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Fresh Mazda3 breaks cover

Mazda dynamo: The major drawcard of the facelifted Mazda3 will be the promise of increased driving pleasure brought through first application of the new G-Vectoring control system, along with retuned steering and suspension.

Dynamic upgrade, styling tweaks inside and out for Mazda small car on sale August 1

15 Jul 2016

MAZDA Australia has confirmed an August 1 on-sale date for its heavily revised Mazda3 after the all-important small car launched on the Japanese domestic market this week.

The brand’s top-selling model in Australia comes with a refreshed exterior design to maximise its presence and stance, various revisions to the cabin and a number of mechanical changes including the innovative new torque vectoring G-Vectoring Control system that GoAuto sampled in a prototype vehicle late last month.

Mazda Australia is still to confirm specification and pricing details, however managing director Martin Benders confirmed to GoAuto at the G-Vectoring drive in California that the upgrade would also include retuned suspension and steering, along with some body and interior changes.

Mazda Motor Corporation (MMC) in Japan has detailed the changes made to the domestic-market Mazda3, where it is known as the Axela, although many of these centre on diesel-powered variants which were recently dropped from the Australian line-up.

A new 1.5-litre SkyActiv-D diesel has joined the 2.2-litre oil-burner, with the latter also now available in Japan with a new-generation i-Activ all-wheel-drive system. Diesel engine refinement has also been improved across the board.

Similarly, the hybrid version, which offers fuel economy as low as 3.2 litres per 100km on the official combined cycle, is not slated for an Australian appearance at launch, notwithstanding the arrival of Toyota’s Corolla hybrid here last month.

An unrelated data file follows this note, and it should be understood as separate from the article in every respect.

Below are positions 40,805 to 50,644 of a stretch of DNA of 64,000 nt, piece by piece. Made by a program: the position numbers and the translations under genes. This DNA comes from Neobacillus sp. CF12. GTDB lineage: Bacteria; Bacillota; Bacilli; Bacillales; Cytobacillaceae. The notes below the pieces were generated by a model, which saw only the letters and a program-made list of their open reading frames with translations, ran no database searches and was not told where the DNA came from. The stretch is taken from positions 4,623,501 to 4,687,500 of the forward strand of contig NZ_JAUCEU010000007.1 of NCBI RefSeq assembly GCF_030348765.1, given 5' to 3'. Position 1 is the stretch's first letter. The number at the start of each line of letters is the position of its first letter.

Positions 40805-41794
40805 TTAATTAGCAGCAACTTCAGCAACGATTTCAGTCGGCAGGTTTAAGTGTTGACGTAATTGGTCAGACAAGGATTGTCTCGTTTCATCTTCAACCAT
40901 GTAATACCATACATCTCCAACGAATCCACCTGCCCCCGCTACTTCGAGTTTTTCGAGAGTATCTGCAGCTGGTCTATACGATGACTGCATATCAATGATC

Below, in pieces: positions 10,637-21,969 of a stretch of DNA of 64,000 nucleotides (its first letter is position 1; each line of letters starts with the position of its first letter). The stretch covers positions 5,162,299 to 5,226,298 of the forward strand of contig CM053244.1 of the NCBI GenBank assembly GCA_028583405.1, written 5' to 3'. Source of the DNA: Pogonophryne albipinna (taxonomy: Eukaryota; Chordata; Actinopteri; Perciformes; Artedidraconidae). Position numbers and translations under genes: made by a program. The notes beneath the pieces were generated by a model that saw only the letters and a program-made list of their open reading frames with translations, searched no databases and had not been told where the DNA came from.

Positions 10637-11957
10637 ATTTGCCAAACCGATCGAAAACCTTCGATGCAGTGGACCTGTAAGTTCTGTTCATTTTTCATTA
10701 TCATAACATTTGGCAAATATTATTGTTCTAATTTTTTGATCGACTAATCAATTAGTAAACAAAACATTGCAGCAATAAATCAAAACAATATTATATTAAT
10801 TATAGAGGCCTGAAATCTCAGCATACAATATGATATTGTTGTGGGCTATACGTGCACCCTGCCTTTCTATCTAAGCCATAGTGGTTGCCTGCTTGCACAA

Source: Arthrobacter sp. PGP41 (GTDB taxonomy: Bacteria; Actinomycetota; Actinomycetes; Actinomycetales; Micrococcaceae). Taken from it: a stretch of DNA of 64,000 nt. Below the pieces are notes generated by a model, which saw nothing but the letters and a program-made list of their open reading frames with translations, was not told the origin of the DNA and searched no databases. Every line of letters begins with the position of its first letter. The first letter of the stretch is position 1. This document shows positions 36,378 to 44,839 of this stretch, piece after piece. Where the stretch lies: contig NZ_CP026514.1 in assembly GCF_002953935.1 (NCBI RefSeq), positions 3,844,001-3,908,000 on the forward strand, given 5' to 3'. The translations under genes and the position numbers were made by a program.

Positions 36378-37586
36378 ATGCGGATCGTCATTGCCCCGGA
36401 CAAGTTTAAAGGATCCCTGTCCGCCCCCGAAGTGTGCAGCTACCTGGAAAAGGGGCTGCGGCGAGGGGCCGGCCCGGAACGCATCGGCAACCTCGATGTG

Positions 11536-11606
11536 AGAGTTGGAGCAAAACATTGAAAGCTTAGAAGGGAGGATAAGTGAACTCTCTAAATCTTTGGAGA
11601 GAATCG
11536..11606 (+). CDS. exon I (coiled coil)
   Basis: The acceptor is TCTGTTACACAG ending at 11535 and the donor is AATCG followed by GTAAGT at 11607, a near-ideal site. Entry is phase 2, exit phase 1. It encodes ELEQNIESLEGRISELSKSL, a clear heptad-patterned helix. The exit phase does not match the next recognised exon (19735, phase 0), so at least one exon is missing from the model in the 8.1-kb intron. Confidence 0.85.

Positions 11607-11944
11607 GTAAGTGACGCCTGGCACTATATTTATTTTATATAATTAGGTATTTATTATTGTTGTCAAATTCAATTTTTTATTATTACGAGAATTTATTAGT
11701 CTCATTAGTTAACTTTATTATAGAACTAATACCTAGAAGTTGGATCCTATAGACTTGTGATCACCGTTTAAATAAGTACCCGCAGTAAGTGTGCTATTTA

Other points of interest on the Japanese-spec model include detail changes throughout the cabin, including a revised colour head-up display – the position of which is linked to the seat memory function for the driver – as well as a reshaped steering wheel and new traffic sign recognition system.

The latter uses a camera to assess speed limit and other road signs, relaying the limit to the active driving display as well as alerting the driver if the limit is breached.

Among other highlights are an electric park brake, adaptive LED headlights with automatic high beam and the ability to dim individual LEDs, and a pedestrian detection function within the auto emergency braking system that now uses a camera and operates at speeds up to 80km/h.

Delivered under the ‘jinba ittai’ driving performance banner that Mazda uses for the MX-5 sportscar, the new small car has, according to the company, been developed to ensure “a pleasing driving feel”.

The new G-Vectoring Control system is the first of a promised series of new SkyActiv-Vehicle Dynamics technologies relating to drivetrain and chassis controls.

The new system varies engine torque in relation to the driver’s steering input to tailor the vertical load on each wheel, which Mazda claims results in “smooth and efficient vehicle motion”, improved traction and a reduction in the need for minor steering corrections.

In addition, it is a highly versatile system adaptable to vehicles of any class and drive type. The only requirement is a SkyActiv engine and chassis, the former allowing precise control over torque output.

MMC president and CEO Masamichi Kogai said the brand was looking to create a strong emotional connection with its customer base.

“Mazda is striving to become an irreplaceable presence in the lives of our customers, to create a special bond with them and to be a ‘one-and-only’ brand they will choose again and again,” he said.

“In order to do that, we will continue updating our models with next-generation technologies based on our human-centred development philosophy, without concern for the timing of redesigns.”

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